3.8 Log-Log Scales

In the section entitled The Log Scale – L we discussed how the L scale can be used to find numbers raised to arbitrary powers. This involved looking up a log, multiplying the result by a number, then looking up what number has that log. Special scales called “log log” scales were created to make this a simpler operation. Suppose we seek a number \(z\) which is given by a number \(x\) taken to the power of \(y:\) \[ z = x^y. \]

If we take the logarithm of each side,

\[ \log z = \log x^y = y \times \log x, \] and by taking the logarithm again we find that

\[ \log \log z = \log y + \log\log x. \] Since we already have scales on the slide rule proportional to \(\log y\) (the C scale, for instance), then by adding a scale that is proportional to the \(\log\log\) of a number (that is, the logarithm of the logarithm of \(x\)) we can perform the exponential operation essentially in one step.

An example of a log-log scale is shown here (on the DeciLon slide rule, by K&E):

Log-Log scales at the bottom of the DeciLon rule.

Suppose we want to compute \(3.5^{2.5}\). Find the log-log scale (called Ln on this rule, it can also be designated by LL, or N, or perhaps other labels) at the bottom which has 3.5 in it. Note that these scales do not automatically repeat like standard “log” scales. So, you have to find the scale with the actual number of interest on it. On the rule we are using we find the number “3.5” on the Ln3 scale at the very bottom. Now, by placing the 1 on the C scale directly above 3.5 on the Ln3 scale, and sliding the cursor over to 2.5 on the C scale, we can read off “22.9” on the Ln3 scale directly. As you can readily imagine, we have added the log of 2.5 to the log-log of 3.5 to get the log-log of 22.9. Done!

Exponentiation calculation using the Log-Log scale.

Well, we were actually a bit lucky there. First of all, perhaps 23 is as close a guess as one can read on this scale. The log-log scales aren’t always easy to read accurately, especially on the right-hand side. But also, one will often find that the answer appears to be off scale. Just as in multiplication and division problems, the ends of the slide can be exchanged when the result is off scale, after which the result can be read on the next log-log scale in the series. For each new log-log scale with larger values along it, the C/D scales represent an additional factor of 10 in the exponent. For example, had we wanted to take \(3.5^{0.25}\), we would find the answer on the Ln2 scale, directly above our previous answer: approximately 1.368.

As another example, consider a calculation of the number \(1.065^{35}\). With the cursor at 1.065 on the Ln1 (or LL1) scale, we must move the cursor to the left to reach 3.5; the result \(1.065^{3.5}\) will now be found one scale higher, on the Ln2 (or LL2) scale: about 1.246. Our desired result \(1.065^{35}\) is found on the Ln3 (or LL3) scale: approximately 9.06.

Of the 272 slide rules presently in the Collection, approximately 39% of them have log-log scales. More details about the creation and use of log-log scales can be found in the vignette Power Rules. Also, several very good synopses of the use of log-log scales to find numbers raised to powers can be found online; one Log-Log example page is based upon Pickett slide rules and covers the basics.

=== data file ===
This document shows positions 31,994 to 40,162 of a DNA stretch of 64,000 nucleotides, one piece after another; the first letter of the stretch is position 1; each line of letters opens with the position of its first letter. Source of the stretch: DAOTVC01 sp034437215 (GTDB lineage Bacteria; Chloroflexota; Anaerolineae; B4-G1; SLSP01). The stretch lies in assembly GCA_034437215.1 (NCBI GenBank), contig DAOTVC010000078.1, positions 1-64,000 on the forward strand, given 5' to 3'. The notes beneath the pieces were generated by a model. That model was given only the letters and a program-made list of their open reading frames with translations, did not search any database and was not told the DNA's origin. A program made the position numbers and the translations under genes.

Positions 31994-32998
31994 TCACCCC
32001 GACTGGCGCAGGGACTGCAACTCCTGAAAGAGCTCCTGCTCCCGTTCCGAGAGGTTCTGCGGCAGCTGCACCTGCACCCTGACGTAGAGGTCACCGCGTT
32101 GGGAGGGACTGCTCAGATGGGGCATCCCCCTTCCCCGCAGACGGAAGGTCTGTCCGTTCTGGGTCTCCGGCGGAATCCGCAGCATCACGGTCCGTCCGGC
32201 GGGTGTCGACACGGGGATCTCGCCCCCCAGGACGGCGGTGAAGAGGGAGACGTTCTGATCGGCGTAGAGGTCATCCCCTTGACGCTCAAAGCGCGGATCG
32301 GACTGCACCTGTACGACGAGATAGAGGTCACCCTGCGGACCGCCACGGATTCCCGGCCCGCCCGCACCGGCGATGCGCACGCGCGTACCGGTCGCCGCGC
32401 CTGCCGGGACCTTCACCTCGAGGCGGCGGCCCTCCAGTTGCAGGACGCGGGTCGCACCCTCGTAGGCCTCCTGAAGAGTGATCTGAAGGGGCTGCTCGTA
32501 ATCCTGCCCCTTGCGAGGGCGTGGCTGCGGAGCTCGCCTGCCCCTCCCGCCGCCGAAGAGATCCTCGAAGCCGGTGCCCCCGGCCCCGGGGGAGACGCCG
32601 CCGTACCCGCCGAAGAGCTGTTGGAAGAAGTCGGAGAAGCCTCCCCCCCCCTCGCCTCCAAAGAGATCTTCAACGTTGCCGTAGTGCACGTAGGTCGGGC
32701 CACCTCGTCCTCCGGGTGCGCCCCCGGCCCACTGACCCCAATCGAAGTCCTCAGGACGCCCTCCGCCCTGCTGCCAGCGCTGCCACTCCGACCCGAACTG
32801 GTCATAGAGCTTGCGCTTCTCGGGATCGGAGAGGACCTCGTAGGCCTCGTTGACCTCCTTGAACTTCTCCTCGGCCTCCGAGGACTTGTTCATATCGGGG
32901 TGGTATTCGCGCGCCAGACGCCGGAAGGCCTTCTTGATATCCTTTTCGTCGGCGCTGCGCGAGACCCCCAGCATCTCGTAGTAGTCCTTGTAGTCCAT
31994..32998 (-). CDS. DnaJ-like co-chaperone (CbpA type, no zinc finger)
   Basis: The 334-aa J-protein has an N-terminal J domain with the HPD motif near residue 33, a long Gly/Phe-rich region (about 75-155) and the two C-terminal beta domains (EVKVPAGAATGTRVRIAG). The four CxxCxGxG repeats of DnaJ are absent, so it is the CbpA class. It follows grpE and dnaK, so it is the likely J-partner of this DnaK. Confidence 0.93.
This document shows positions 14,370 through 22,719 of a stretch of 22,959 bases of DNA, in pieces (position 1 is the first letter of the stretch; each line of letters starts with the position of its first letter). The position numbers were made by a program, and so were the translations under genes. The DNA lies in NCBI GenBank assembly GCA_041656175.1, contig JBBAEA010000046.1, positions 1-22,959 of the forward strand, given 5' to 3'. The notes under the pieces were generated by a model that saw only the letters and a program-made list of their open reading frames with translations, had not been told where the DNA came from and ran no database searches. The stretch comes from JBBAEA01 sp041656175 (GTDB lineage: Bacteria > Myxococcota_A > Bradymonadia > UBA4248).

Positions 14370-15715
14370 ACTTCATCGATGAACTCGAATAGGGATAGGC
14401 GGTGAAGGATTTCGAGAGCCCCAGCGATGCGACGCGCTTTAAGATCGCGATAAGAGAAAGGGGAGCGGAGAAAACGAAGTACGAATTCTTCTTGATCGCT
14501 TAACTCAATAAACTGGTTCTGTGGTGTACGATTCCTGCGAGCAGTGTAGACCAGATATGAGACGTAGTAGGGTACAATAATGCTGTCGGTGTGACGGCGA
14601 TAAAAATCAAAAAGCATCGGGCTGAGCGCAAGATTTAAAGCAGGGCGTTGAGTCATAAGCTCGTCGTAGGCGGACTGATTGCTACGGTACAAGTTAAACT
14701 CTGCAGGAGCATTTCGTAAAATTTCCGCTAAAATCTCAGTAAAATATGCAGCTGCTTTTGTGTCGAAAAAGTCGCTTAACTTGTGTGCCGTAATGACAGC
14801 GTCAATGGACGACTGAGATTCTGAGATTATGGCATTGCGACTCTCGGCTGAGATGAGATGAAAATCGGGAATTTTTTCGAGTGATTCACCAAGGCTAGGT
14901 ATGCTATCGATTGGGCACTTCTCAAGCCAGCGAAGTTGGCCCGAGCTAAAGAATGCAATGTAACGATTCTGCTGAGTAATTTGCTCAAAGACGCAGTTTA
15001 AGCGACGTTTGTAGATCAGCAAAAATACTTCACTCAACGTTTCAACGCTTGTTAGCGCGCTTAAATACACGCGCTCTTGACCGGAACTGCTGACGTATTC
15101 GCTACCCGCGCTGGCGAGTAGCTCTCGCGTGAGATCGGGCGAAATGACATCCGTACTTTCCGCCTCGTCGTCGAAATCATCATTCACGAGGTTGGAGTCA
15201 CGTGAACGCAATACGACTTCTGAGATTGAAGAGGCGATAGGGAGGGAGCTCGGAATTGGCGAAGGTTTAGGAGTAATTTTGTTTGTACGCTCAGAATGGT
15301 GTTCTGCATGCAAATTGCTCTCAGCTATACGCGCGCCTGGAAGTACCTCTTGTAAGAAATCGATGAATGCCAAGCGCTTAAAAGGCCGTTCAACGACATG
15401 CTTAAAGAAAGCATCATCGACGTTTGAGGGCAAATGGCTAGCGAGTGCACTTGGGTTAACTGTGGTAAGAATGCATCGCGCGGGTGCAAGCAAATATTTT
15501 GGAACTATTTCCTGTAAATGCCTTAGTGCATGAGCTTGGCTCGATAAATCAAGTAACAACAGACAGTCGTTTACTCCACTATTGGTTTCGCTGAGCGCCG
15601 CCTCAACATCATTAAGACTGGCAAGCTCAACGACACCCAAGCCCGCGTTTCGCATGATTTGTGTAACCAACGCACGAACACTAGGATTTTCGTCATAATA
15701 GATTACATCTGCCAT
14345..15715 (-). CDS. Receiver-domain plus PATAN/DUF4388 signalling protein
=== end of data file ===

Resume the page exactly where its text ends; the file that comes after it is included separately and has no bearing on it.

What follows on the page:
But a very important point that needs to be made in our present discussion is that the bases used in the log-log scales can be mixed. For instance, if \(z = x^y\) and one takes the natural logarithm (Base \(e:~~\) \(\ln x \equiv \log_e x\) ), then \[ \ln z = y \times \ln x \] since the general rules of logarithms still apply. But then, taking the common (Base 10) log of the result, we find \[ \log \ln z = \log y + \log \ln x. \]

Since the C scale utilizes Base 10, then the mix of logarithm bases still allows powers of numbers to be found using the exact same technique described above – this is because the number \(x\) and the number \(z\) are both read from the same scale or set of scales.

But now let’s let \(x= e\) in our equation above. Then \[ \log \ln z = \log y + \log \ln e = \log y + 0 = \log y. \]
In this case, \(\ln z = y\), or \(z = e^y\). So with these mixed bases, if a number \(y\) is read on the D scale, then \(e^y\) will be on the log-log scale. Hence such mixed-base log-log scales can be used to take numbers to arbitrary powers as well as to read values of the exponential function for a wide range of arguments. Additionally, by using the scales in reverse, finding the power that \(e\) must be raised to in order to arrive at a particular number is equivalent to finding the natural logarithm of that number. The log-log scales can be used for all three of these tasks.

Look back at the figure above to view the Ln3 scale again. At the left end one can find the “eGauge Mark. It is located directly below the value of “1” on the D scale. This shows us that the Ln scales are mixed-base on this rule, since if the D scale has value \(x\), with \(1\le x\le 10\), then this Ln3 scale will correspond to \(e^x\). The Ln2 scale will give \(e^{x/10}\), Ln1 will be \(e^{x/100}\), and Ln0 will be \(e^{x/1000}\).

The earliest slide rules with log-log scales usually only had LL1 (or LL0) through LL3. If one needed numbers like, say, \(e^{-3}\), then one would find \(e^3\), record or remember that value, and then use the CI scale to find the inverse. Eventually scales of \(e^{-x}\) were added, typically labeled LL03, LL02, LL01, and LL00 for direct reading of such values. They can also be used for the evaluation of hyperbolic trig functions.